Role of a leader
Early on need to think about what actions are colds and which actions are fatal. To achieve this, need to edit. By editing should
- Simplify, this is the goal of a manager. Make everything incredibly simple. You can change the world in 140 characters, you can market massive products with 2 words. Edit everything
- Clarify. Ask questions. Eliminate unnecessary processes.
- Allocate Resources. This can be top down or bottom up.
- Ensure Consistent Voice.
Goal over time is to use less red ink every day. Measure how much red ink you are creating each month, it should trend downwards. When you are unsure and there are low consequences, you should delegate. When it is a high risk decision, you can’t delegate. You need to try to explain why in your decision process.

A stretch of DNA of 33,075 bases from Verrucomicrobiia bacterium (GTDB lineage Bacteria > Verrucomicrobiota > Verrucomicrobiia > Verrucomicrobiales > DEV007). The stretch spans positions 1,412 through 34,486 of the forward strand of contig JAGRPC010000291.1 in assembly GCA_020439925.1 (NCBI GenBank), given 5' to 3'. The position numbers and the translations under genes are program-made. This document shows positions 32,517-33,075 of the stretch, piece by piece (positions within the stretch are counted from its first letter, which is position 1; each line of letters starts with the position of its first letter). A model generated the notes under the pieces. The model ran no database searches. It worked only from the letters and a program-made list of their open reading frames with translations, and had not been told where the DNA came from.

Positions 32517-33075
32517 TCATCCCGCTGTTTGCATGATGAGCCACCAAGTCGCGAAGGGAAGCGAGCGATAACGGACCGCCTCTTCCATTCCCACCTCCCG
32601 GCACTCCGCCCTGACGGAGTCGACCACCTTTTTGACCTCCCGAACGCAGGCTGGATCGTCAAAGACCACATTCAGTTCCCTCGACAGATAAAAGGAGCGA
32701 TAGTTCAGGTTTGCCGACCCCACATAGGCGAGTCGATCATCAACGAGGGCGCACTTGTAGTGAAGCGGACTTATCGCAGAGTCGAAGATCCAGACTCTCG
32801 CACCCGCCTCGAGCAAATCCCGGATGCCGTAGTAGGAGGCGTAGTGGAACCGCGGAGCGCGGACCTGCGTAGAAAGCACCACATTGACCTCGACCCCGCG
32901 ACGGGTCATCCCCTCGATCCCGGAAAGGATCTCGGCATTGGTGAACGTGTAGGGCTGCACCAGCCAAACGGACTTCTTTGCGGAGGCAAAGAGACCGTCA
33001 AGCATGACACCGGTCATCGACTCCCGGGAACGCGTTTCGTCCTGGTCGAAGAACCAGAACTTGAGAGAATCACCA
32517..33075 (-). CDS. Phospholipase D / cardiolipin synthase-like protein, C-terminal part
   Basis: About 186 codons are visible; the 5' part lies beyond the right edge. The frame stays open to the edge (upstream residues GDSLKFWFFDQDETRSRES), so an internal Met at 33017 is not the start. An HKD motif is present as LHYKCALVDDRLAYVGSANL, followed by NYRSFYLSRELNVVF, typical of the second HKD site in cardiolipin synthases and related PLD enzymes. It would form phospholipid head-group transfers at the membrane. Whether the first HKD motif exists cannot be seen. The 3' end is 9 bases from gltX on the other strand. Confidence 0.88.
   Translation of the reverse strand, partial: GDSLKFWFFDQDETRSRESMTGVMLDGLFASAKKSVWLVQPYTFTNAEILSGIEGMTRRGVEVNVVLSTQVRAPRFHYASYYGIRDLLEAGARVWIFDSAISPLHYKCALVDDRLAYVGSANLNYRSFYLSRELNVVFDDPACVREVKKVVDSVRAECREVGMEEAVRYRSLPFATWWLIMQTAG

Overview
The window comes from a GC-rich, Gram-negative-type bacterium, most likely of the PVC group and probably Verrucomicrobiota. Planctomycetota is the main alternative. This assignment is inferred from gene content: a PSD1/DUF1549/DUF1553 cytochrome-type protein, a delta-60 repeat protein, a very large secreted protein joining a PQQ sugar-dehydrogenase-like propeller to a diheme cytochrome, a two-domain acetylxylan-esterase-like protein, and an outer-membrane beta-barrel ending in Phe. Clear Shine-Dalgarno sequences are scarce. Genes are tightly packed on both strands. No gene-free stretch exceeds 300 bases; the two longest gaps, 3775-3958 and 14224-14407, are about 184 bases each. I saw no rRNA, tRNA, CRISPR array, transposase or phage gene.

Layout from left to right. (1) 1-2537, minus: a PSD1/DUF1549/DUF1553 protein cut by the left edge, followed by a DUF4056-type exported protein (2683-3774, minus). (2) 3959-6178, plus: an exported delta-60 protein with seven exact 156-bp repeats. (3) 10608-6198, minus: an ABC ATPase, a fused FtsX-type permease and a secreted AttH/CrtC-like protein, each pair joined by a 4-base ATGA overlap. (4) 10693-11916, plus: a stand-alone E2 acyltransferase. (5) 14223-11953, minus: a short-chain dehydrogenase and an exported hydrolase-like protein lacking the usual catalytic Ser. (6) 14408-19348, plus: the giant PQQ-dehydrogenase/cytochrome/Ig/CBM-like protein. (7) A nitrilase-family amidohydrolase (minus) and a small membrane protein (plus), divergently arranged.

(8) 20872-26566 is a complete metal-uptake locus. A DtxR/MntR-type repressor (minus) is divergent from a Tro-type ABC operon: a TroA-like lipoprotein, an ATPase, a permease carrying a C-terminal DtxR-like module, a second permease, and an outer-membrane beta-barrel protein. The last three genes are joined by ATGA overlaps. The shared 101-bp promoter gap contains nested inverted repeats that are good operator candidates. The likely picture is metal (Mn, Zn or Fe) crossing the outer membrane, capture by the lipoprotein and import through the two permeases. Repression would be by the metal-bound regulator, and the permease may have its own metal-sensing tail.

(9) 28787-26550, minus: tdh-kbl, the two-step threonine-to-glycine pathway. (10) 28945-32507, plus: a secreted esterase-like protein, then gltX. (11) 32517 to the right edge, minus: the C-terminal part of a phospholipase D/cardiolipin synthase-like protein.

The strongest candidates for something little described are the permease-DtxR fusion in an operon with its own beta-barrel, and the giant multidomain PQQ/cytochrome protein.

Important to edit the team. Think about people as gun barrels vs ammunition. Most people are ammunition. A barrel can take an idea through shipping and bring people with them. Its incredibly hard to find barrels.
Test peoples roles and have it expand until it breaks and it will break.
Where to focus on barrels? Insist on focus! A+ problems are difficult to solve, so these problems are easy for people to skip over. Force people to work on A+ problems.
Metrics, analytics & transparency: Create a dashboard, that shows company performance. Measure how many employees employ this dashboard. Share board meeting decks and explain each slide. Share notes of each meeting greater than 2 people.
Be smart with metrics, if you seek to minimize fraud, you may create a bad user experience.